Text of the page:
There’s a rule in distance mushing: You can run both the Quest and Iditarod, but don’t expect to win the second one. With a week and a half break between races, dogs have the stamina to finish twin marathons, but not the speed to compete with a logjam of teams primed and focused on the Iditarod. That’s the rule anyway. Lance Mackey, a hardscrabble musher and cancer survivor with chronic truck issues, shattered that maxim in 2007, blasting his way into the record books and dog mushing lore behind a team of happy dogs led by a floppy-eared, gray dynamo named Larry.Mackey dominated the 1,000-mile Yukon Quest, easily winning it in record time on February 20th, and followed that feat by winning the 1,000-mile Iditarod Trail Sled Dog Race on March 13th with 13 of the same dogs. His Iditarod time of 9 days, 5 hours and 8 minutes was among the 10 fastest Iditarods ever. The naturally gifted dog trainer pulled off the unthinkable by doing what he does best. He changed his plans midstream and reacted to whatever stared him in the face. Mackey shoots from the hip – not blindly, but with the practiced skill and sharp eye of an old west gunslinger. This year, he shot a bull’s eye.And he did it in a race colored by tougher conditions than usual, and the Iditarod is almost always difficult. Race Marshal Mark Nordman pointed out that the uninitiated describe the Iditarod as the equivalent of three Kuskokwim 300s or two Kobuk 440s. They tally up the miles, but until they run the trail, they don’t get that this is an event that sends dog teams over a route they would never deliberately train on. It is difficult in the best of years; in 2007, it was a bone-breaker.A list of broken bones includes DeeDee Jonrowe’s finger, Doug Swingley’s ribs, Sigrid Ekran’s nose, Eric O. Rogers’ leg, and Bryan Mills’ leg. (Mills would stagger on and finish the race with a cracked fibula.) That’s not a comprehensive list. Most of those injuries occurred within the treacherous passage up and over the Alaska Range. Dozens of others suffered frostbite to their toes, feet, cheeks, chins, noses, and eyebrows. “I just thought it would be a little, I don’t know, safer,” said Bruce Linton, a rookie who qualified by running the Can-Am Crown in Maine and Don Bowers 300 in Willow. Linton finished 55th, and in the process, had his eyes opened to the realities of this race. “I never expected to see all this carnage, all these big names getting hurt, people getting frostbite, getting lost. It sort of made me scared. In some ways, it was like, ‘this race isn’t worth my life.’”The culprit in most of the injuries was the lack of snow. Snow levels were far below normal starting at Puntilla Lake, where the normally deep layer covering rocks, stumps and the undulating tundra grasses was just 14 inches thick. Teams also endured high winds with gusts reaching hurricane levels in the heart of the Alaska Range. Those winds up at Rainy Pass single-handedly delayed about a third of the race pack, creating one of the most strung-out Iditarods in recent memory. In addition to the wind, or maybe because of it, confusion at a critical turn leading up to the 3,200-foot Rainy Pass delayed some competitors and sent two on the journey of their mushing lives. Most mushers realized they’d overshot the critical turn, wasting two or more hours, but G.B. Jones, 58, and rookie Deborah Bicknell, 62, never turned back. They continued on through blistering headwinds down Ptarmigan Pass, following a trail broken out a few weeks earlier by the Iron Dog snowmachine race. Once they reached the Kuskokwim River, they turned right and followed it, past open holes in the ice and sometimes slipping into the cold water, until they finally reached Rohn. It was an exhausting 40-mile detour, and it cost them the race. Each scratched at Rohn.Bicknell, a rookie, spent the better part of a day running back and forth on the inhospitable upper reaches of the Kuskokwim River, knowing she was in the wrong place, but not knowing how to get out of the mess. She had no idea she could reach Rohn by following the river downstream. At one point, her sled tipped on some buckled ice, and she fell to her side into some soft snow. It crumbled beneath her, dropping Bicknell into open water. Finding purchase with one of her boots, she scrambled out, heavy with water, and got her team parked in some trees, where she built a bed of spruce boughs, stripped off her outer gear and slid into her sleeping bag for a few hours, comforted by two chemical hand warmers and a dog on either side of her.She got going again, heading back toward the Rainy Pass checkpoint. A pilot who landed nearby eventually got Bicknell turned around. “I don’t think I’ll be running it again,” said the always upbeat musher, back home in Juneau. “As tough as I think I am, it’s still a younger person’s race.”The situation beyond the Alaska Range, past the checkpoint of Rohn, was as difficult as anyone could remember since the days of the Farewell Lakes wildfire. Dogs made it through okay; it was mushers and sleds that took a pounding. Dog teams got a brief reprise on the south fork of the Kuskokwim River and over to Ophir, but they got pummeled again by no snow on the way to Iditarod. Meanwhile, the temperatures stayed between zero and 40 below and a persistent 15 mph headwind slowed teams down, especially once they reached the Yukon River.Within this framework, some excellent and gritty dog drivers maintained their focus not on simply surviving, but being first. The Iditarod is, after all, a race. Mackey was always in the mix, among a front-running crew of five that for 1,000 miles included Martin Buser, 2006 champion Jeff King, Paul Gebhardt, and Zack Steer. Steer wasn’t that big of a surprise to other mushers, especially those who have raced against him, but to the public it was, “Zack who?” Steer is best known as the owner of Sheep Mountain Lodge, where he puts on a popular early season 150-miler. To save on costs, he shares his kennel with Anchorage doctor Robert Bundtzen, who ran the younger dogs this year.One thing I noticed about Steer was how unfazed he appeared to be. The weather, sleep deprivation and trail didn’t seem to affect him. Steer also was the lone musher keeping his speeds fast by running short, by today’s standards, and resting just long enough. He would run six to seven hours and rest about five to six hours. Meanwile, the other four teams were making 10 or 12 hour runs and resting six or so, and sometimes less. That kept Steer a few hours behind the first four teams, but he started racing by the coast.Buser and Mackey took turns leading the first 300 miles of the race. King made a move to seize the lead through the middle stages up the Yukon River, chased by Buser. Before the race, King predicted that if his team looked solid, he would take a short break at Eagle Island as he had confidence in their off-season training, which included lots of swimming and red blood cell boosting in a barn converted into an altitude chamber. He delivered on his promise, taking a five hour rest after an 11.5-hour run over from Anvik. But King’s lead didn’t last. As King and Buser departed Eagle Island, Mackey chastised the race leaders for cutting rest to build a lead despite strong head-winds and temperatures well below zero. It would mentally tire their leaders, he predicted. Whether that was the cause, their teams did slow down. Mackey’s did not. Paul Gebhardt, too, maintained a freight train of a team.They caught up to King and Buser at Unalakleet, which is where Mackey impressed everyone with a happy, bubbly dog team that barked, lunged and wriggled in the snow. It became obvious there that Mackey’s veterans were the team to beat. None of the other drivers had that spark, this year. I saw the same magic in 2006 with King and his dogs. It was obvious then that King had the race won at Unalakleet over Doug Swingley. This time, it was clearly Mackey’s turn.Mackey knew it too, and put the pedal down for the final 200-mile dash to Nome. He built a lead of seven hours over his nearest competitors, save Gebhardt, whose team also showed tremendous energy. But while Mackey was laughing and cracking jokes at checkpoints, Gebhardt was popping antibiotics and stifling coughs from a brutal, feverish head cold. Gebhardt, a master at the 1,000-mile race, still wound up just two hours off Mackey’s pace.Steer took up the role of predator, first passing King, who characteristically eased off the hunt when it was obvious he could not win.Next in Steer’s sights was Buser, who had one of the most frustrating races among the front five, yet still turned in spectacular runs throughout the event. Buser just needs a few things to fall his way, and he is untouchable. But things not only didn’t fall his way this year, he had more than his share of roadblocks. His brand-new cable gangline broke not just once, but twice, forcing him to chase down his loose team the first time. Steer’s speedy dogs, made up from a mishmash of bloodlines he and Robert Bundtzen have bred over the years from other racing kennels such as Hans Gatt, finally caught up with Buser’s team in the final miles into Nome. Steer claimed third, Buser rolled in fourth, and King, fifth.“Score one for the dirty jackets this year,” Steer said at the finish line, an allusion to his success and certainly to Mackey’s win. Steer, 34, and Mackey, 36, represent a younger generation, but they’re also proof that lower budgets do not rule out success in the Iditarod. Still, the top 10 in 2007 was dominated by some familiar faces: King, Buser, Gebhardt, Ed Iten, John Baker, and Mitch Seavey. Ken Anderson, 34, of Fox, Alaska, made a return to the top 10, finishing seventh. He was 5th in 2003. And Tollef Monson, 28, rounded out the top 10, running younger, second-string dogs for John Baker.Of that bunch, Iten had perhaps the most energetic dogs late in the race, short of Mackey. The Kotzebue musher kept scaring the competition but wound up too far off the lead pace to make a move. Race veterinarians recognized his dog care, awarding Iten the 2007 humanitarian award.As the front-runners were gunning for victory in the home stretch, one of the race’s sweetest mushers, Karen Ramstead, was crying her eyes out. Her dog, Snickers, had died from a bleeding ulcer despite several hours of care by dedicated veterinarians at Grayling. Their efforts inside the log-walled community center included a blood transfusion from Snickers’ brother, Crunchie. Ramstead has long had a tough but realistic goal of finishing the Iditarod in 12 days; a solid run for AKC registered Siberians. But this year, she would scratch in mourning for her lost dog.Soon after, word started to emerge about two more dog deaths, followed by rumors of trouble with Ramy Brooks’ dog team near Golovin. First, one of Matt Hayashida’s dogs died from canine pneumonia, a condition that very well could have been triggered by an ulcer. Dogs can regurgitate when they get an ulcer, then inhale the stomach bile, which leads to pneumonia. It is unclear if that happened with Hayashida’s dog, but given Ramstead’s grief and Hayashida’s loss, and the pneumonia scare with Mackey’s dog Zorro, ulcers remain a major concern among mushers, veterinarians and race officials.The situation surrounding Brooks was muddier, and news went from bad to dismal. One of his dogs, named Kate, died suddenly on the way in to Safety. Veterinarians there weren’t equipped to perform a necropsy and convinced Brooks, who wanted to scratch, to carry the dog on to Nome. There, his official finishing time was delayed several hours until a gross necropsy could be performed on Kate. A cause of death could not be pinpointed in her case.Unrelated to the dog’s death, reports began surfacing from Golovin that Brooks had hit some of his dogs after they’d sat down on a patch of ice just outside the village. Officials heard several accounts and asked Brooks about them. Even though some of the accounts, as reported in the Anchorage Daily News, included punching and kicking, Brooks only admitted hitting his dogs with wooden trail markers. That admission alone was enough for a panel of three judges to vote unanimously to disqualify the Healy musher.As I write, the Iditarod Trail Committee has just called for an independent investigation to get a clearer picture of what went on, so it can determine if more measures need to be taken. There will be a board meeting on April 27th where the issue is likely to be discussed, probably in a closed session. In the past, the race has banned mushers from future participation for hitting dogs.The Iditarod is usually an emotional event, and the furor surrounding Brooks has split the post-race climate into joy and jubilation over Mackey’s amazing victory vs. anger and dismay regarding Brooks’ behavior outside Golovin. Yet there were 80 other dog teams in this year’s spectacular race, and several had impressive runs through the bumpy tundra fest of 2007.Cim Smyth proved up on his brother, Ramey’s, boast a couple of years ago that Cim was developing a very good dog team. He finished 11th, wearing cross-country running shoes the last 77 miles and posting the fastest run from Safety to Nome, 2 hours and 4 minutes. Robert Sørlie, one of the obvious favorites to win, since he has a habit of winning every race, had to be disappointed with his 12th place finish. Aaron Burmeister, who continually shows up in the front of long distance races, polished off a strong season. Like Mackey, he ran the Quest and Iditarod back to back. Jason Barron of Lincoln, Mont., realized early on that his vision of winning wasn’t going to come true. Minor injuries dogged his team. Still, his racing skills kept him firmly in the top 15. Hans Gatt was the stealth musher this year, quietly piloting his gifted dogs to 15th place. Ramey Smth, 16th this year, was juggling duties as a new dad but still put together a solid run. Ray Redington returned to the top 20, surprising himself since he hadn’t had as much time conditioning the dogs since he, like Ramey Smyth, was raising a new baby this winter. He helped guide his half brother, Ryan, into the top 20 for the first time. The two ran together most of the race. Hugh Neff, 19th, had his highest finish ever. And rounding out the top 20 was Sigrid Ekran, the fastest rookie and the highest finishing woman in 2007. Ekran, who helped Team Norway get its drop bags packed for years before training her own dog team last winter, smiled her way down the trail, despite breaking her nose in the Dalzell Gorge. More on Mackey’s winAt Anvik, Mackey sipped on a cup of coffee and bit chunks of cheese while thinking out loud about his team. Wearing the tattered good-luck sweater that his father, Dick, wore in races and staring at the ceiling, he said then that his Quest “training” helped his dogs. The high-stepping and tricky footing they had in the Quest readied them for the same kind of dancing in this snow-short Iditarod.The second half of the Quest also was more or less a hardcore training run for him, since he had the race wrapped up by Dawson. His dogs came off the Quest looking solid; and, as reported in the Fairbanks Daily News-Miner recently, the younger dogs he left back home to run Iditarod did not look so good. Some were sore, some pregnant, and some were underweight for Iditarod.Facing that scenario, Mackey the gunslinger made the best shot he could, from the hip, and he made it at the last minute, filling out his 16-dog Iditarod team with 13 Quest dogs. The result is in the record books. Perhaps the best move was including one of his beloved leaders, Larry. Mackey pointed out that he had six leaders share duty, but it was obvious late in the race that Larry was the guy driving the team off their straw. It’s like that every year. Gebhardt had Governor in single lead along the coast, or paired with his other main man, Houston. Last year, King had a remarkable dog named Salem setting the pace. Salem was hurt and unable to run Iditarod this year. Pick a winner and there’s usually a remarkable lead dog associated with them. Susan Butcher had Granite. Doug Swingley had Peppy. Martin Buser had D2 (and others). Mitch Seavey had Tread. Robert Sørlie had Socks. That is just to name a few.Anyone watching Mackey depart White Mountain could plainly see that Larry was the man. Larry was in single lead, had his head down and seemed to single-handedly pull that dog team down Fish River and out of sight for the final 11 hour run to Nome.The plain facts of Mackey’s achievement are staggering. Mackey spent six years building a racing kennel on a shoestring, battled back from severe neck cancer and yet has ridden a winning streak that would make Tiger Woods jealous. He capped it off this year with an unprecedented double thousand – two victories, in the Yukon Quest and Iditarod, running a team of essentially the same dogs in both 1,000-mile races. He’s also the third of the Mackey family to win the Iditarod. Each won it on their sixth attempt, and each wore bib number 13. Could it be more perfect?Mackey still had setbacks, but remained unflustered. He continued to ride a sled with a broken left runner in the brutal ascent and descent of the Alaska Range and through the Farewell burn. It was as if the missing left footpad made no difference to him at all. One thing is for sure. Never tell Mackey he can’t do something. He’ll set out to do it, and he has a habit of pulling off the unthinkable.Jon Little is a five-time Iditarod veteran, a veteran of the Yukon Quest and lots of other Alaska mid-distance races. He still races with a small kennel while writing about the Iditarod for www.cabelasiditarod.com.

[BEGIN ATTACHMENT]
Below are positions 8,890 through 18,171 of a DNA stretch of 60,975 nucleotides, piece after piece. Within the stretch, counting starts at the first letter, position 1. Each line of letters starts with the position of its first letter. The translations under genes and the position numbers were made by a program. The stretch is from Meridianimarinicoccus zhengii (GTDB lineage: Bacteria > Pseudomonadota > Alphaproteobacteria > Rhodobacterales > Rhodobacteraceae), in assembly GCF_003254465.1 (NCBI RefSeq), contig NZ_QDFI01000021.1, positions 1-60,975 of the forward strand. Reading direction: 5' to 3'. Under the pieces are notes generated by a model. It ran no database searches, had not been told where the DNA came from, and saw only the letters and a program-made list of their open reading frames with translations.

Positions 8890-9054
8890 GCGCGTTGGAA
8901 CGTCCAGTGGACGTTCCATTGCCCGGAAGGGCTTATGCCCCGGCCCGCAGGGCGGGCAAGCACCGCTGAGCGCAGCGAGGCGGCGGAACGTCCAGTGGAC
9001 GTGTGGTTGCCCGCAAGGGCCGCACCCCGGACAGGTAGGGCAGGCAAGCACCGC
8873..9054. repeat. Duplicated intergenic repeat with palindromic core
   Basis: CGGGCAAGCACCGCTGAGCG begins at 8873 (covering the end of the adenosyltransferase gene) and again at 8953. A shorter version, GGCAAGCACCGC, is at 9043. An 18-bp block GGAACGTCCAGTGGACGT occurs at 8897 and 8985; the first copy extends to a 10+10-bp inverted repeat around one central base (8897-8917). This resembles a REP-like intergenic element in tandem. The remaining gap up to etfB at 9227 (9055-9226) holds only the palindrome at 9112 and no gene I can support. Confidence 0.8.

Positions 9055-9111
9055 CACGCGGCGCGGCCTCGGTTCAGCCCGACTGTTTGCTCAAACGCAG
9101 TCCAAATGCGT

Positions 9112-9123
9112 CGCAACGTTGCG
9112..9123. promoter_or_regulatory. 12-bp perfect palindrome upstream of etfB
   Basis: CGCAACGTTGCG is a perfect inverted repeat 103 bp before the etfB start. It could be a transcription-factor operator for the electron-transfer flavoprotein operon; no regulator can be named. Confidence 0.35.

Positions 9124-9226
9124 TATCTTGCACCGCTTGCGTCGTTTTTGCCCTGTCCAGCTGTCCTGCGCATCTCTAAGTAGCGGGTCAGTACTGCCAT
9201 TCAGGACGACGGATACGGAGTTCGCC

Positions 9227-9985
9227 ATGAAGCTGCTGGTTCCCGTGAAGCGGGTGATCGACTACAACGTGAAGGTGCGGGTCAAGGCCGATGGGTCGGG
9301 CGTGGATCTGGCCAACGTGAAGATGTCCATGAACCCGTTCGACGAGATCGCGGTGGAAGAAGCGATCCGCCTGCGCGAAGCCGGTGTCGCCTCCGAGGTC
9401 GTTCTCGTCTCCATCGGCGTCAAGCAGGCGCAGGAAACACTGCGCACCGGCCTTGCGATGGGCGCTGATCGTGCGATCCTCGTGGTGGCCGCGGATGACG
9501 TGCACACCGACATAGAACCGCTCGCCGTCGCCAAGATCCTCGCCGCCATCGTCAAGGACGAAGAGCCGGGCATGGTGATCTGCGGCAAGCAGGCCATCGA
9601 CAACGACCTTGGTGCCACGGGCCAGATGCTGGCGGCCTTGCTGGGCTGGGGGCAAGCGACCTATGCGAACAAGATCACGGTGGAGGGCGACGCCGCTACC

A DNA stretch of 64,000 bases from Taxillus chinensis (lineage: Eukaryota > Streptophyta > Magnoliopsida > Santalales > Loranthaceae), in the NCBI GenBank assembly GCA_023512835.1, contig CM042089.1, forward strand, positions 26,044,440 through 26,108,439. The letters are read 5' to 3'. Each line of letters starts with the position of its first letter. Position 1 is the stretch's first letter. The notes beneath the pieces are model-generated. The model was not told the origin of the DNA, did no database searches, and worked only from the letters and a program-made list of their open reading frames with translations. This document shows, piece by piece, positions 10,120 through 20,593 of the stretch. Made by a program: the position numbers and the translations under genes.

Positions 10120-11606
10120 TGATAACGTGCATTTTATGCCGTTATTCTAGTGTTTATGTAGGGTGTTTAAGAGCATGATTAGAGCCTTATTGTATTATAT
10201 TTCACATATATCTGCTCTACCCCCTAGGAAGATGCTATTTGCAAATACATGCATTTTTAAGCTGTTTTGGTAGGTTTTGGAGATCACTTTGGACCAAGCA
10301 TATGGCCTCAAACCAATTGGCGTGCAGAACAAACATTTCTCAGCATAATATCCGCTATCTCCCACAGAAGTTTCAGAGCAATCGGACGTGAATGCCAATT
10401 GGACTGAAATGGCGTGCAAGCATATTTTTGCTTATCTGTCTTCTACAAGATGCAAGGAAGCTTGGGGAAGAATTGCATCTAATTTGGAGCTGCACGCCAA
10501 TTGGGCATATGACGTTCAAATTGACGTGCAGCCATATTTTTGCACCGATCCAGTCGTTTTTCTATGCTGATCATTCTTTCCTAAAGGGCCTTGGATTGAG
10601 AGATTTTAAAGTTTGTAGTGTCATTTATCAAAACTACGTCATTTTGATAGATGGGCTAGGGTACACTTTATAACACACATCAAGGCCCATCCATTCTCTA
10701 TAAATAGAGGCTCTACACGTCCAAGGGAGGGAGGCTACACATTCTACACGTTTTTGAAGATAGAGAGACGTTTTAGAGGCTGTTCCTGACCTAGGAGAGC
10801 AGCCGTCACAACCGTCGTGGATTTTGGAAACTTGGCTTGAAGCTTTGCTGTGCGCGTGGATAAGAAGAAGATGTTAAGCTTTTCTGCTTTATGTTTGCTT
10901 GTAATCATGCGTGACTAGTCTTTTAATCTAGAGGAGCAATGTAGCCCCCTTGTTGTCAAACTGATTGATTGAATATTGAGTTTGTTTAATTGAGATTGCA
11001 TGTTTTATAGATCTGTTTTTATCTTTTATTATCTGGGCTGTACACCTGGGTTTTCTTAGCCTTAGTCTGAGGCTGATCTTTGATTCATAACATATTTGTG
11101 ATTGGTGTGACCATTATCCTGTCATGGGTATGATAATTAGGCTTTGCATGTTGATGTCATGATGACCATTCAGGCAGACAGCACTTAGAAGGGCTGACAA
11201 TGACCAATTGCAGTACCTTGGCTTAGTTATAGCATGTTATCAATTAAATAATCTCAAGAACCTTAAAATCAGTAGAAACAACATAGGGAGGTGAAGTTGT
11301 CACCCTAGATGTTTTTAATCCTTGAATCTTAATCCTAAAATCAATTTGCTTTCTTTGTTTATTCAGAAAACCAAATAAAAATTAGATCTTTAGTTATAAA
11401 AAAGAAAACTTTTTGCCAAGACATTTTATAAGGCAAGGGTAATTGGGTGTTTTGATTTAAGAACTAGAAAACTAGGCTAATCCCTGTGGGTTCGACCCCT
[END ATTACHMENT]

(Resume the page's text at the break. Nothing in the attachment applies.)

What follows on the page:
Racing in the ACE Race with Tonya Helm On this episode of the Mushing podcast,